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Derm News: 2007.14(6)

Complications and Adverse Reactions in the Use of Newer Biologic Agents

Seminars in Cutaneous Medicine & Surgery, 26(1):6-14
Jeffrey P. Callen

New developments in genetic engineering and biotechnology have allowed the creation of bioengineered molecules that target specific steps in the pathogenesis of several immune-mediated disorders, including Crohn's disease, rheumatoid arthritis, psoriasis and psoriatic arthritis, ankylosing spondylitis, pemphigus, and B-cell lymphoma.

These drugs work by eliminating pathogenic T cells (alefacept), blocking T-cell activation and/or inhibiting the trafficking of T cells (efalizumab), changing the immune profile from Th1 to Th2, blocking cytokines (eg, tumor necrosis factor alpha antagonists including etanercept, infliximab and adalimumab, or interleukin-1-receptor antagonists [anakinra]), or eliminating pathogenic B cells (rituximab). This article reviews the complications and adverse reactions associated with these medications.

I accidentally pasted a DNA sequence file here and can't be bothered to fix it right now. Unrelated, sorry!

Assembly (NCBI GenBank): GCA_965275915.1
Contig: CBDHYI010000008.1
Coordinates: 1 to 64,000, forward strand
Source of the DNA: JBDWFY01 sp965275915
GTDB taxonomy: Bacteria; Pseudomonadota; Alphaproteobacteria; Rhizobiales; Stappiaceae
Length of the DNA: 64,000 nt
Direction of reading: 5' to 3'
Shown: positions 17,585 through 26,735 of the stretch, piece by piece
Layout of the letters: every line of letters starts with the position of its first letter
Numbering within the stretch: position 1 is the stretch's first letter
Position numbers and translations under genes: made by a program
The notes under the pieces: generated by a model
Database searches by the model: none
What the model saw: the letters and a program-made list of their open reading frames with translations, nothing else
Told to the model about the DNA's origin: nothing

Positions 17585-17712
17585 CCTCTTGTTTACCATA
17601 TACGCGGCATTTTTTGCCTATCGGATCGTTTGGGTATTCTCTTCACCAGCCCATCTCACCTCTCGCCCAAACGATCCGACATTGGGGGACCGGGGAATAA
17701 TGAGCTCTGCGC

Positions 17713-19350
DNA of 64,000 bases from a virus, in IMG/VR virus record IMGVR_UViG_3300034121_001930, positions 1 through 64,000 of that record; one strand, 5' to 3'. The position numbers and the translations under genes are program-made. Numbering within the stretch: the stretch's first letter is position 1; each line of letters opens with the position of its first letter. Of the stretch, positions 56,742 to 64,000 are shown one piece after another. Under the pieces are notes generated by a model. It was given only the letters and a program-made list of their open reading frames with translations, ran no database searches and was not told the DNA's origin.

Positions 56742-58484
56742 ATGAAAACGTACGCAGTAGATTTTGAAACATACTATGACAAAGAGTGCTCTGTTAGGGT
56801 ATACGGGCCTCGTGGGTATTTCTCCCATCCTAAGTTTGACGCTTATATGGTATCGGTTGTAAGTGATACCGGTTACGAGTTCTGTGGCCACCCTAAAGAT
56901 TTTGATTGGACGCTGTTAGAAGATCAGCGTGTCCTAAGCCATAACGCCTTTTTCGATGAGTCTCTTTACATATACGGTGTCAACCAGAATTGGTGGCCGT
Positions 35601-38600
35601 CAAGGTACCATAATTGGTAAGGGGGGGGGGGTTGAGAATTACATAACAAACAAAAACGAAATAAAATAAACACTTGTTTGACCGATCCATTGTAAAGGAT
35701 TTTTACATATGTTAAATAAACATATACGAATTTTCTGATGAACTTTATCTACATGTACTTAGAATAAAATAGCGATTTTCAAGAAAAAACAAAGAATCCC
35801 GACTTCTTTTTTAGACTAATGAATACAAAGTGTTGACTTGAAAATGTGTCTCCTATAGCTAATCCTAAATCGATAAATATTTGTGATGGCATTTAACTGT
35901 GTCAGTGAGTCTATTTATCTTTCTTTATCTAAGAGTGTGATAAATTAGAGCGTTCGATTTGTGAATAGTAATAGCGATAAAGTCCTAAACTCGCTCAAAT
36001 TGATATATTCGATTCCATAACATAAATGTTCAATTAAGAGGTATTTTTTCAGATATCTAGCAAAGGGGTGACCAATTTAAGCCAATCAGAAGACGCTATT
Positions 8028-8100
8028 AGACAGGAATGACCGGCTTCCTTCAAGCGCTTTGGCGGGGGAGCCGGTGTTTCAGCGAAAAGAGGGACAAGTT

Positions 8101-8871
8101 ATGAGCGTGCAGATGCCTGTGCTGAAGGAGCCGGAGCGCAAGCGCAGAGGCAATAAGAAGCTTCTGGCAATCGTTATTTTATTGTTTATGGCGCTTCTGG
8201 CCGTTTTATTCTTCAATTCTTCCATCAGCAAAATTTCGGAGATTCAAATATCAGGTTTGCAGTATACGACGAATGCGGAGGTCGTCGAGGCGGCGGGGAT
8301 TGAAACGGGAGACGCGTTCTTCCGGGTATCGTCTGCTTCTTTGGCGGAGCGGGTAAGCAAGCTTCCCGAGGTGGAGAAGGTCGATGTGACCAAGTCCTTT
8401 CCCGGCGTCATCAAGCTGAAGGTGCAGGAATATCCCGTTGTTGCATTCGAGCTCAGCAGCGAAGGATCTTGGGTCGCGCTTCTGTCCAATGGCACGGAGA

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The Derm News service provided by the Editorial Consultants of Skin Therapy Letter© and its founding editor Dr. Stuart Maddin.